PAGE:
Try not to overwater your peperomia, as they store water in their fleshy leaves so are prone to rot if they have wet feet for long periods of time. This means that drainage is crucial. So remember to plant them into a pot that has a drainage hole and in a free-draining, aerated potting mix. You can open up your existing potting mix by adding fine composted bark chips (such as the bark chips used for orchid mixes) or adding perlite. 

If the leaves start turning mushy and dark brown/black, this is a sign of rot. Place the pot outside under cover to dry out, or repot into a better mix. 


Once your Peperomia has settled into its new home, you may start to think about fertiliser. Most plants like to have a rest over winter, so once it starts heating up again it will be time to fertilise. There are two options when it comes to fertiliser. 

Fertiliser

The first option, which I like to use, is a slow release granular fertiliser. One easy application can last anywhere from 6 to 12 months. The second option is a water soluble fertiliser, which may be applied every couple of weeks. Although it  has to be applied more often, it is fast acting and shows results quicker. Check with your local nursery to see which suits you better and what’s available.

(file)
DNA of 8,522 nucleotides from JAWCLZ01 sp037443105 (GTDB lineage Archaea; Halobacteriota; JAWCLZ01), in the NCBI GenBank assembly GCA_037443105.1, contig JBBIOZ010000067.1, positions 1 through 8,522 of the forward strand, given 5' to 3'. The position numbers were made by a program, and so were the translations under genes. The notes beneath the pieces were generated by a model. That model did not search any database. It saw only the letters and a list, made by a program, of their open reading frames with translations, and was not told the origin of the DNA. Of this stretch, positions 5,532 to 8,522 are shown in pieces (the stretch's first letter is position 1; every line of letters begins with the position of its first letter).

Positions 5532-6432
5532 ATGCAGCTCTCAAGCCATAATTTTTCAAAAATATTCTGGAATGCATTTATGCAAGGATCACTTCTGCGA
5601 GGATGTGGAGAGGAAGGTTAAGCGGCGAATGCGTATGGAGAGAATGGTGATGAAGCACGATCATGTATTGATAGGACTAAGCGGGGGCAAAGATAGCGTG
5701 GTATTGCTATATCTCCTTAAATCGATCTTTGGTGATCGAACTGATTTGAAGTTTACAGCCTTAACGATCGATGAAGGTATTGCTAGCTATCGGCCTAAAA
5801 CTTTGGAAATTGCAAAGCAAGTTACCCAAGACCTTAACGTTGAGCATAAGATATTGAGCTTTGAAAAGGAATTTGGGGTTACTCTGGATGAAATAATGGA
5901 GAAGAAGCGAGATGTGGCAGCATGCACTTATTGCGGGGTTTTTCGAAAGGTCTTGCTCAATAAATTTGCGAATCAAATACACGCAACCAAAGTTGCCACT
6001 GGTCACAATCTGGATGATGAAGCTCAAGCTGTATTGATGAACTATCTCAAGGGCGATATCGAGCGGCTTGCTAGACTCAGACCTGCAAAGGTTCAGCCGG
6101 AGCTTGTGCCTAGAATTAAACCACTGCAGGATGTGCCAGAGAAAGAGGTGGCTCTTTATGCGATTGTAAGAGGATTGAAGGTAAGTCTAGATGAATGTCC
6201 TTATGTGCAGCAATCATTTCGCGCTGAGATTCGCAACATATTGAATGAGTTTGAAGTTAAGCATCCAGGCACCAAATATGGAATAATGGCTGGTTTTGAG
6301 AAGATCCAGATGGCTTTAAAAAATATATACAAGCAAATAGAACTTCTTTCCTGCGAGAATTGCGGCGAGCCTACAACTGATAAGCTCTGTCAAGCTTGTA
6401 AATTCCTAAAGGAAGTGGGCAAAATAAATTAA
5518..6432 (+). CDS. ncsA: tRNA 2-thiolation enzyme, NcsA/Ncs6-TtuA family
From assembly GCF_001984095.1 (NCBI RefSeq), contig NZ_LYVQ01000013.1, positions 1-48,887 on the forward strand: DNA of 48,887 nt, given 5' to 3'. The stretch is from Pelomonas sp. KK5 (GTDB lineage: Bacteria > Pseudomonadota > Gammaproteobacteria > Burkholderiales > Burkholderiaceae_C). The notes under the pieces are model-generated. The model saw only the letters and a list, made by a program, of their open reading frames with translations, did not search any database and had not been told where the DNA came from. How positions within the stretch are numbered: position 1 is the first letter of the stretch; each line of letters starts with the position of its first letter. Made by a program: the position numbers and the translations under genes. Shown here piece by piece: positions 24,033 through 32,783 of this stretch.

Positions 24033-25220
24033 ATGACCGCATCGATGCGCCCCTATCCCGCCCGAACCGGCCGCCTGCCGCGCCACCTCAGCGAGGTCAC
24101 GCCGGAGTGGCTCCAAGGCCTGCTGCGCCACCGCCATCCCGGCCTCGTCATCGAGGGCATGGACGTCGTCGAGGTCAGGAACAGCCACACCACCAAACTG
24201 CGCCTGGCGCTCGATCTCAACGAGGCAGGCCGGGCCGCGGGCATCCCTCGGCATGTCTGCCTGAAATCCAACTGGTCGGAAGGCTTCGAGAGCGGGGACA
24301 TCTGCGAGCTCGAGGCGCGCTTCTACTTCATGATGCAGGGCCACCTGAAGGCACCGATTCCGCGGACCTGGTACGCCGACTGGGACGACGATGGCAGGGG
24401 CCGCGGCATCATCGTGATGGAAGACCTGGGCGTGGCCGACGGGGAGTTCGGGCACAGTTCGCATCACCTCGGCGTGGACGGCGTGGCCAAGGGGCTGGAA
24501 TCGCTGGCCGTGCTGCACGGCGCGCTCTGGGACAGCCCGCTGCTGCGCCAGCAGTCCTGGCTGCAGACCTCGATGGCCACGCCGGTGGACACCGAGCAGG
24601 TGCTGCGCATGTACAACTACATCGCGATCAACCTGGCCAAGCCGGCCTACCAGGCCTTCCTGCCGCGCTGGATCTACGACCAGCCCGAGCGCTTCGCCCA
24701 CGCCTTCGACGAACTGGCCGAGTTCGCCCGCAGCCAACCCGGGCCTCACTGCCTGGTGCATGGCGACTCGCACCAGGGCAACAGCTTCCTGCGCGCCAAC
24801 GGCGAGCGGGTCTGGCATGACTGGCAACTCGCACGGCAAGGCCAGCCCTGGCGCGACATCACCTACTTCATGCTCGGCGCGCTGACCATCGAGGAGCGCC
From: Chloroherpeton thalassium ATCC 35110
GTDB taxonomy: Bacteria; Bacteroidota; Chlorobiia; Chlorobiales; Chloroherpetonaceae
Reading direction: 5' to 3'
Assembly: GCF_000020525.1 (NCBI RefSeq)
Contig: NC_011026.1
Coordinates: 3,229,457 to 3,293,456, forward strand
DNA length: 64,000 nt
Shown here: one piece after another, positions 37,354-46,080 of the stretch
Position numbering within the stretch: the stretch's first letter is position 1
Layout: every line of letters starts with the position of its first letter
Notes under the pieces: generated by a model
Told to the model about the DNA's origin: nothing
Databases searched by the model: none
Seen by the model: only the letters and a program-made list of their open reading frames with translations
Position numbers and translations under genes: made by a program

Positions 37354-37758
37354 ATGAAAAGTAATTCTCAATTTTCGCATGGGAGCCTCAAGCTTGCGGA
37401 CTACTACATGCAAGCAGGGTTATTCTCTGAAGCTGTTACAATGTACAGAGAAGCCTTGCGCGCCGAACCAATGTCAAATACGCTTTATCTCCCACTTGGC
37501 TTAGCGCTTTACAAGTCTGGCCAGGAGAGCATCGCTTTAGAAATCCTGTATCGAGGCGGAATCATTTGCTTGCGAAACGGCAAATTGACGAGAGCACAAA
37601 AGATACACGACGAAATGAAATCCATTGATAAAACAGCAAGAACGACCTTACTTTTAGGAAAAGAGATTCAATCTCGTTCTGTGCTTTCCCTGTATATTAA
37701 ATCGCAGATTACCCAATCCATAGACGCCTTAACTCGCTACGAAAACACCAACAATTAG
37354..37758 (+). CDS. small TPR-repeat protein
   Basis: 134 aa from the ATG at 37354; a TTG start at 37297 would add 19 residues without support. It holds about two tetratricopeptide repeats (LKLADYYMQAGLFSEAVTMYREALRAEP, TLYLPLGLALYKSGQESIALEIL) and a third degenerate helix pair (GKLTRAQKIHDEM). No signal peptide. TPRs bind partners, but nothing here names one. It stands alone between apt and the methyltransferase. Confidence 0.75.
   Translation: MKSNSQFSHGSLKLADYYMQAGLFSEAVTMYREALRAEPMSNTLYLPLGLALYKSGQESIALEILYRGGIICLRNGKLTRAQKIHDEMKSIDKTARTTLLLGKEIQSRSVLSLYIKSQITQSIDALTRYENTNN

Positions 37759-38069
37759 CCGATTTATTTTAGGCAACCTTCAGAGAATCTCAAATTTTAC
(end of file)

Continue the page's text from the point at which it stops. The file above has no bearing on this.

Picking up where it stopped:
A big sign that your plant is hungry is that the leaves will lose their dark green colour and may start looking yellow and sick. But make sure all your other conditions are right (watering and amount of light) before fertilising.  Keep in mind it is very easy to over fertilise Peperomias which is just as bad for the plant as it blocks the plant from absorbing certain nutrients. 


The main pests you will see on the Peperomia are fungus gnats and sap-sucking bugs like mites and mealybugs. 

Pests

Fungus gnats appear as little flies that come out of the soil. The larvae thrive in wet soil and eat the roots, so heavy infestations can cause damage to your plant. Let the plant dry out between waterings and add a layer of sand to the top of the pot to kill them. 



Mites can be hard to spot as they are extremely small, but their damage can be seen by the fine webbing they leave on the foliage and stunted new growth. The opposite to fungus gnats, they love dry, warm soil. Regular watering is the solution to prevent them from having the perfect environment to lay their eggs. Give the leaves a wipe down with a damp cloth every once in a while to clean them. For large infestations use a miticide spray.